John Wesley’s Advice – Part 2

So last time we started this list of 12 points of advice to preachers from John Wesley.  Let’s keep going!

3. Choose the plainest texts from the Bible to preach on.  Again, if I were purely speaking to non-believers then I would completely concur.  However, in a typical church setting, we will be speaking to both Christians and non-Christians.  A steady diet of the same evangelistically oriented passages will lead to some malnourishment among God’s people.  I think it is good to help our churches experience the full breadth and scope of God’s Word.  You might preach more from the New Testament than the Old, but if they never hear the Old Testament preached, why would they read it?  And if they don’t read it, what a vast vista of theological truth is lost.  Different types of text are also important for the health of the church.

So on the one hand, I would agree that every passage has a redemptive force that should be brought out because believers never move beyond the need to hear the gospel being applied to their lives.  On the other hand, while every passage is useful, not every passage is equally useful on every occasion.  Don’t be stubbornly preaching through Jeremiah when people are coming for a Christmas Carol Service.  Bottom line?  Be selective and choose what you are going to preach appropriately for the listeners and the occasion, but in a church choose from the whole Bible because people need more than your favourite five passages.

4. Take care not to ramble from your text but to keep close to it.  Can I just say I agree and move on?  Of course not, otherwise this would be a “Quote” rather than a “Blog!”  It is quite remarkable how little weight the Bible passage will have in some sermons.  Some will leave it behind to ramble into excessive personal anecdotes and humorous illustrations.  Others will leave it behind to ramble into theological presentations that resemble explosions in a concordance factory! (Hyper cross-referencing is very common in some circles!)  Few seem to recognize that this passage is uniquely powerful and should not be missed by superficial coverage in the sermon.  Your church may not be back in that passage for several years.  Keep close to it, do it justice, allow time for clarity to emerge and its impact to be felt.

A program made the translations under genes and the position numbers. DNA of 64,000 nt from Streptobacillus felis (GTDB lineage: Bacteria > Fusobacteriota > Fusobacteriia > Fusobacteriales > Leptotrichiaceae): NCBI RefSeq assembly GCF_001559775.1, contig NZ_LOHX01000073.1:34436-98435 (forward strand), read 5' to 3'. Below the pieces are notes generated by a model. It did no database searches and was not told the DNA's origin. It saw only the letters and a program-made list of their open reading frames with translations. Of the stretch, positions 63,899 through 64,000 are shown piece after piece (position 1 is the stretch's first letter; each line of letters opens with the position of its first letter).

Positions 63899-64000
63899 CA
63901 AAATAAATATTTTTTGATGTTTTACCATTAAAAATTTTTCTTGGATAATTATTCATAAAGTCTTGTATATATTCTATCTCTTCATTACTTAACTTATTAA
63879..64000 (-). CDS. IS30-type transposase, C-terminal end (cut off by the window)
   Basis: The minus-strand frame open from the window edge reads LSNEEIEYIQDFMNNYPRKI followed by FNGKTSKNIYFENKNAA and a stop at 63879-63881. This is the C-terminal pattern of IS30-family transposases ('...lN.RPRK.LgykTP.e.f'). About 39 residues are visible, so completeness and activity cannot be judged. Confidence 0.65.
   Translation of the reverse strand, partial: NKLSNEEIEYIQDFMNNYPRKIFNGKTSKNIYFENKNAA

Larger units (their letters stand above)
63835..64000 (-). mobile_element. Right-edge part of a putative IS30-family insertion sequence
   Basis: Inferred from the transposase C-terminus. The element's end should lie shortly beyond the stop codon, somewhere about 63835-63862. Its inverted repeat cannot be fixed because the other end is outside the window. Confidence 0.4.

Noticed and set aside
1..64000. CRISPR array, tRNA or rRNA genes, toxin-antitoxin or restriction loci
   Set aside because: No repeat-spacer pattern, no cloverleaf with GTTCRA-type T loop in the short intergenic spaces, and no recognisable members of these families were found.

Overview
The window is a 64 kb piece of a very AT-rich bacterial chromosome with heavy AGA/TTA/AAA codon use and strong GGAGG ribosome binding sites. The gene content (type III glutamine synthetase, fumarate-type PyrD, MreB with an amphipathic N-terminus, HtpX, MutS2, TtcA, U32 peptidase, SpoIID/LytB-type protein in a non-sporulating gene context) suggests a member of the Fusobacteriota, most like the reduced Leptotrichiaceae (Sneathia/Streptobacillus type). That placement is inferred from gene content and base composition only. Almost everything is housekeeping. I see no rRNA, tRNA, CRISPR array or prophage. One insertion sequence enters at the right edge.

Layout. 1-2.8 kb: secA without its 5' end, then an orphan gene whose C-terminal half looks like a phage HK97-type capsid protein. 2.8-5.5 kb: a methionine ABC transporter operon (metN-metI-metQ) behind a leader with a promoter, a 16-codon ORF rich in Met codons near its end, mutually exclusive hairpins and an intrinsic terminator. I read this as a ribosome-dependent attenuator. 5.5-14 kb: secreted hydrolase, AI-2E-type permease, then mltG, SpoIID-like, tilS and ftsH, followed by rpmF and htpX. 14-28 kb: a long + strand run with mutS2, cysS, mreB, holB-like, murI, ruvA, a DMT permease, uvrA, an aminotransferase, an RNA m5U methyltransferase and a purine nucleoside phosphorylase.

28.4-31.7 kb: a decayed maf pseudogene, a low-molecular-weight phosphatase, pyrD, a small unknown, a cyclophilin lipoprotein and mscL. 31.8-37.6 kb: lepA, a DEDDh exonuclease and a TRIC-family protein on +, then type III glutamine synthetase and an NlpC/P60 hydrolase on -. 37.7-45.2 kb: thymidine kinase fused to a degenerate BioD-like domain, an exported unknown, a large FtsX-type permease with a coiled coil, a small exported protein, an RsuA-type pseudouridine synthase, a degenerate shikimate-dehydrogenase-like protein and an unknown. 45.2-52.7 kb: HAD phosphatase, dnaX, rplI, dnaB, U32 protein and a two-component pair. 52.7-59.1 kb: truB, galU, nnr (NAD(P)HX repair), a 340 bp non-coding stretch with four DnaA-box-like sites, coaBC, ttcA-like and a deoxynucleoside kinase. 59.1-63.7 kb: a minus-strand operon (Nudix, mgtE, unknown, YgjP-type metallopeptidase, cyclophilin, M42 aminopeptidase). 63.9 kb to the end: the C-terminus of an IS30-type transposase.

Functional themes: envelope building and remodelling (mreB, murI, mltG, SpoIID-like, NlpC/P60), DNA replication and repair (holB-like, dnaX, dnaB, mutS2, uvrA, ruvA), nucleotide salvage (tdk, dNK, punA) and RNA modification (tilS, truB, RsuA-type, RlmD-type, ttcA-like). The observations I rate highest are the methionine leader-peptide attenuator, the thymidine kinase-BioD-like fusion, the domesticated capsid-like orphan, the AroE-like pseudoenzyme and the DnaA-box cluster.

5. Be sure to begin and end at the time appointed… People imagine the longer a sermon is, the more good it will do. This is a grand mistake… the Methodist rule is to conclude the service within an hour.  Several points in this one.  Let’s go one-by-one – (1) begin and end on time.  I understand that different cultures have different expectations in terms of time.  But the point still applies.  Abide by the expectations of the culture.  Once we break the general expectation, then we distract attention from the sermon.  If we go 10 minutes over, parents are concerned about children in kids’ groups, volunteers in kids’ groups start to lose their joy in serving, and others are concerned about their plans, their lift home, etc.  Generally speaking, stick to time.  Seems fairly simple.

(2) Longer is not necessarily better.  Again, agreed.  Haddon Robinson was captivated by how some preachers preach for ten minutes and it feels like an hour, while others preach for an hour and it feels like ten minutes.  Length tends to become the key focus when too little attention is given to clear, engaging and relevant content and delivery.  Generally speaking, longer sermons could be sharpened into shorter sermons.  But shorter is not automatically better either.  Some things take time.  Just as an illustration might be lost in two sentences, but really capture hearts in two minutes, in the same way, a sermon can be technically precise in a shorter timeframe, but more vivid and engaging with enough time given to let the listeners’ imagination flourish.  There is no right length of sermon.  It depends on preacher’s skill; listener’s background, expectations and focus; and the occasion too.

(3) Service length should be less than one hour.  That feels quite arbitrary and culturally bound.  I imagine that didn’t translate effectively in some other global contexts!  But, service length should be considered for the sake of church attendees, as well as their perception of service length for potential guests they might invite in the future.

Ok, let’s leave it there for this time.

7 Waste Points on Your Preaching Clock

Some preachers are incredibly aware of the clock as they preach.  For manuscript readers, the clock can be entirely predictable.  For others of us, time tends to move past quickly and sometimes erratically.  It is helpful to figure out where the time actually goes.

Here is one approach that could be helpful.

Step 1 – Before preaching try to anticipate how long the message will be, and how long will be spent on each section of the message (introduction, background, first point, second point, etc.)

Step 2 – After preaching try to evaluate how long the message was (if possible don’t check your watch!), and write down how long you felt you spent on each section of the message.

Step 3 – Using an audio or video recording, take notes on actual timings of each section and the whole message.